Another Look at Poetry
It’s easy to let poetry slip by. It’s easy to have the class read a bunch of Frost or Shakespeare or another of the superstar poets, give them that rote, teacher’s-manual interpretation and maybe a little scansion, then move on to something more interesting, like drama or fiction. I totally understand.
Poetry, after all, is difficult to parse. Both the creators and the consumers of poetry tend to agree that poetry isn’t for everyone. It relies on a certain understanding of how sensual imagery evokes certain emotions in a reader, and some people prefer their reading material to be just a little more expressive. That’s ok.
On the other hand, poetry is probably one of our most highly treasured art forms. It’s been practiced and perfected over thousands of years, from the epic heroics of Gilgamesh, Beowulf and the Aneid to the spare and terse modern pieces like Red Wheelbarrow and In a Station of the Metro. In a lot of ways, it hurts the budding writers of the world not to know and understand the hows and whys of poetry. Seeing poetry under the sterile light of deconstruction in a classroom sort of misses the point entirely. God knows Biology labs ruined frogs for me.
So, what I’d like to go over for the next couple of days are a few novel approaches to the teaching of poetry. These are hands-dirty, knee-deep-in-the-stuff kinds of activities that can easily become a part of even the tightest most jam-packed AP English course. Not only that, but you’ll find using one (or, hey, all of them) may actually impart that one idea that seems most difficult to expose to young students getting their first taste of poetry: craft went into the making of these poems.
So, let’s just jump right in, shall we, with today’s: the poetry journal.
The Poetry Journal
First, NO. No. It’s not what you think. I said poetry journal, half of you cringed with the mental image of some black leather journal with an upside down cross on the cover filled to the brim with teen angst and misguided rebellion. No. This isn’t for personal writing (yet, at least).
Instead, you want to bring the concept of the poetry journal out to your students as an opportunity to truly get to know the poems they’ll be studying. Here’s how it works:
The poetry journal will serve as the student’s own personal anthology. Every week, they will hand-write into the journal a proscribed number of their favorite poems. It might be a good idea to set a couple of rules. In the students I mentor, I usually mandate that at least one of the poems they copy in a given week are from the aforementioned poetry superstars. All of them should be published in a recognized literary journal of some sort, and absolutely not amateur work, no matter how fantastically awesome that amateur work is.
The journal has three purposes:
It goes a long way towards providing a method of memorization. While having a stock of memorized lines of poetry isn’t exactly something one puts on a resume, I think that it’s excessively cool when someone can do it. Besides, is education entirely about getting that high paying job? Whatever happened to learning for the sake of learning?
It allows students to truly get to know these poems, to feel their craft. I realize that sounds a little New Agey and metaphysical, but there is some science to it. Writing the poems forces the student to slow down, considerably, and take in every word, piece of punctuation, and line break. That kind of minute attention to detail has a tendency to reveal things about an obtuse or obdurate poem that might have otherwise been obfuscated in your normal, everyday read. Not only that, but this kind of perspective might actually improve their writing of poetry, should your students decide to get into that.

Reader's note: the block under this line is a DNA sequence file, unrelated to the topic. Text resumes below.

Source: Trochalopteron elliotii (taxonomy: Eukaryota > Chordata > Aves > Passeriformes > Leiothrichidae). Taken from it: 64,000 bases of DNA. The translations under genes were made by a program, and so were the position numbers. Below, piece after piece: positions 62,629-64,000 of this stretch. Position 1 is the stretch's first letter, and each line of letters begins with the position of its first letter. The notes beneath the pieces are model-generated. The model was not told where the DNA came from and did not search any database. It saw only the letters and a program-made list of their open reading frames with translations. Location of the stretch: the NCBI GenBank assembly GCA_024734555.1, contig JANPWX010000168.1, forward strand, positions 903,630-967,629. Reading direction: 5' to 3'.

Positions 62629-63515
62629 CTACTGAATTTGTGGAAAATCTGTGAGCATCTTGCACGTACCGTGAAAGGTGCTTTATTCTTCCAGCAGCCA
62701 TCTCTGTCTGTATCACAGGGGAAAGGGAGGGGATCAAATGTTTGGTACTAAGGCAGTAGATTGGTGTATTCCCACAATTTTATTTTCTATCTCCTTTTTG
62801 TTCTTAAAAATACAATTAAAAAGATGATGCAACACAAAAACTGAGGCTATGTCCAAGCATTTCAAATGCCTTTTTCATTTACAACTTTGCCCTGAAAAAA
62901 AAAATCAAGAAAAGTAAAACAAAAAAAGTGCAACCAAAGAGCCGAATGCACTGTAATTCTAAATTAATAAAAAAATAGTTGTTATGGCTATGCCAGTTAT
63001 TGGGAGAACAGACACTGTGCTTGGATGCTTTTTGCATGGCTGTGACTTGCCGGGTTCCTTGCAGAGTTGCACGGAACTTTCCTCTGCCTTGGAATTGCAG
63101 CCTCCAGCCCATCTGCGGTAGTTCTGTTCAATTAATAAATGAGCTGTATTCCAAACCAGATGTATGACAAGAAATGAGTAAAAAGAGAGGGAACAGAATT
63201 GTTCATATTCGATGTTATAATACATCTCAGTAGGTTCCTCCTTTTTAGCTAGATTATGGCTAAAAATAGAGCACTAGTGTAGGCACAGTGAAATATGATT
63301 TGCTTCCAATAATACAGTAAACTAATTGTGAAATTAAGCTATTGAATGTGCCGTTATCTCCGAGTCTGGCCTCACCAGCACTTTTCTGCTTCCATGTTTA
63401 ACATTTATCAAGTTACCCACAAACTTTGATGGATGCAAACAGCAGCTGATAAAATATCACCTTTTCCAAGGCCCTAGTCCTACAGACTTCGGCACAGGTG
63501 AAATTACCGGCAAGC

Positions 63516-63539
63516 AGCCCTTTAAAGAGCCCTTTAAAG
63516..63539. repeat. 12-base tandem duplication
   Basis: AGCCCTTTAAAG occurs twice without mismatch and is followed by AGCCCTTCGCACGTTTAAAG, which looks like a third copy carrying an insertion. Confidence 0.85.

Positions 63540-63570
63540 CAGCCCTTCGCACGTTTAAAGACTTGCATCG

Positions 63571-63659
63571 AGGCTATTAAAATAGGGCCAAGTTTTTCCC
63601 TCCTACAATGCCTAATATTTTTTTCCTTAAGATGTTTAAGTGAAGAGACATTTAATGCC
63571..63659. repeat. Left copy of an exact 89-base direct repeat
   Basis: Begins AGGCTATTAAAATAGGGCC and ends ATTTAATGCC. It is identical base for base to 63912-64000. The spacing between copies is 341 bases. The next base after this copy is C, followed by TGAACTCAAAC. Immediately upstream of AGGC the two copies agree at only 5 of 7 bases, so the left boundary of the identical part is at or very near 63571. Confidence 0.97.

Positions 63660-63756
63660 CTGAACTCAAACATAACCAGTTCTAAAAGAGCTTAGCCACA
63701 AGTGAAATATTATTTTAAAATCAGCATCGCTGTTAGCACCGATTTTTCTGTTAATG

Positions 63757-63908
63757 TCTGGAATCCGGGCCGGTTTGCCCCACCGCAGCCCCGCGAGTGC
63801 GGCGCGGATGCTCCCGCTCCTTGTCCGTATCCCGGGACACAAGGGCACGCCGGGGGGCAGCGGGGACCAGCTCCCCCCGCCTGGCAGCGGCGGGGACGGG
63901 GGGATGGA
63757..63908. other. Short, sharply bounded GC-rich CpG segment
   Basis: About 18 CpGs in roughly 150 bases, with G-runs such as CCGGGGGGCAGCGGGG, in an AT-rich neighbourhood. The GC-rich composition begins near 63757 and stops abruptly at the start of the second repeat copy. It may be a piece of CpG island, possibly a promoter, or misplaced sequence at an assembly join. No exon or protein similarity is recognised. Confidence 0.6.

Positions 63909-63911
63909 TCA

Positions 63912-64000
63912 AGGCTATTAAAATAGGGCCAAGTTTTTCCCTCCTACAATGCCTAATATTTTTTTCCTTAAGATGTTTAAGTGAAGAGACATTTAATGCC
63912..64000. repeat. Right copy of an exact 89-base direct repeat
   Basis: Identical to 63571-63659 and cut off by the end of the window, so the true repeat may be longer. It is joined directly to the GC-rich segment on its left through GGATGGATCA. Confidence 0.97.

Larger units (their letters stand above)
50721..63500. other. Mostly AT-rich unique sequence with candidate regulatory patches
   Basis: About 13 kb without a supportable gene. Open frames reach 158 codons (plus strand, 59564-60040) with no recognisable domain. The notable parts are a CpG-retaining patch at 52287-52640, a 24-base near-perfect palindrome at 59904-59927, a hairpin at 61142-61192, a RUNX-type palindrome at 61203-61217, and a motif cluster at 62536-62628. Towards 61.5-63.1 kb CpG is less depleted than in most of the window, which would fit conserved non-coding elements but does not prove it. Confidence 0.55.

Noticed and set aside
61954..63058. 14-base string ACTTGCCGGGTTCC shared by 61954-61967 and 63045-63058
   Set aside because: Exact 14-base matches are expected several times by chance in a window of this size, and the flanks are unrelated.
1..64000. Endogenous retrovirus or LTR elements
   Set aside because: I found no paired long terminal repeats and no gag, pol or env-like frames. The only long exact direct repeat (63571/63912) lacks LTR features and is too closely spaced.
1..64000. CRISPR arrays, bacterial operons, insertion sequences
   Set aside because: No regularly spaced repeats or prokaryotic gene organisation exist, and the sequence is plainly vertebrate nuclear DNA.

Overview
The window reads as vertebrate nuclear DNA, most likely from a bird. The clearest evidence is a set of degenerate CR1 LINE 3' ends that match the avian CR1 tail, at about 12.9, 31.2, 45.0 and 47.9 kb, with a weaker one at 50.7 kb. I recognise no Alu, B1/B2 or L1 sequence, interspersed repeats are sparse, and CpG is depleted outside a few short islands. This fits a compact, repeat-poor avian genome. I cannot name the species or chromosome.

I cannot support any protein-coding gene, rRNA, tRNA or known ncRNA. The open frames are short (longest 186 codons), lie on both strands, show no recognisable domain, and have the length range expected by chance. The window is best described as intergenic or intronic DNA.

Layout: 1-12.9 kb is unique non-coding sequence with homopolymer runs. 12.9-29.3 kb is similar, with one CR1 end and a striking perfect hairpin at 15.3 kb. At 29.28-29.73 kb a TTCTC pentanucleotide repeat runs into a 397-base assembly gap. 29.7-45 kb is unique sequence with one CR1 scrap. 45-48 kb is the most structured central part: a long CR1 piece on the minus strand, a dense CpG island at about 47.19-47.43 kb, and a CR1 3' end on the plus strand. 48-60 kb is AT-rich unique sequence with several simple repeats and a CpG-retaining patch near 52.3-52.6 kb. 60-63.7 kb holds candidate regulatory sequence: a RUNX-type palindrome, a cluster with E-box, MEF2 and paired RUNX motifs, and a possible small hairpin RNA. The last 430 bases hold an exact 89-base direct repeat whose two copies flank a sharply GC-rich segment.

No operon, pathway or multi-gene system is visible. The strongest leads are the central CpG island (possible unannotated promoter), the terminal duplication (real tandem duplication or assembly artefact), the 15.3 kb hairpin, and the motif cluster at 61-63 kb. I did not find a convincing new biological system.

Students actually get to own the poems. It’s not being forced to read the same old crap they always have to read. You’re allowing them to choose exactly what it is they want to copy into their journals, and they get to carry that personalized anthology of their favorite poems around forever.
Working with the Journal
Now, hopefully, you’re sort of starting to see some of the applications of the journal outside of rote copying. Your students aren’t monks, and we don’t want to make the journal about just copying. To that end, there are a couple of neat activities you can do with the journal to keep it interesting.
My personal favorite is the Circle Reading. Pick a light day during the week, pull desks into a circle beat poet-style and have everyone choose something from the week’s copy and read it out to the class. Then, they should give a brief explanation of why they picked it, what’s impressive about it (especially in terms of how the rhythm and construction of the poem work towards developing meaning) and their interpretation of it.
Another really great activity is illustration. Not everyone is an artist, so you’ll want to try and not limit your students to drawing only. One of my mentored students chose to illustrate her anthology with magazine clippings, internet print outs and photos she’d taken. It doesn’t really matter how they do it, so long as they do it. It’s an excellent way to reinforce the efficacy of concrete imagery in poetry. When the students can focus on that hard image, and the emotion it evokes, they begin to realize why poets tend towards the concrete and away from the abstract—something extremely important to both the understanding and writing of poetry.
There are limitless applications to the poetry journal. It stands on its own just as well (I mean, really, how cool is it to have your own, hand-written poetry anthology?), and my ideas are really just a few poor examples of what can be done. Try it out and experiment. And, if you come up with some new things to do, let me know!
Tomorrow: Mirror Writing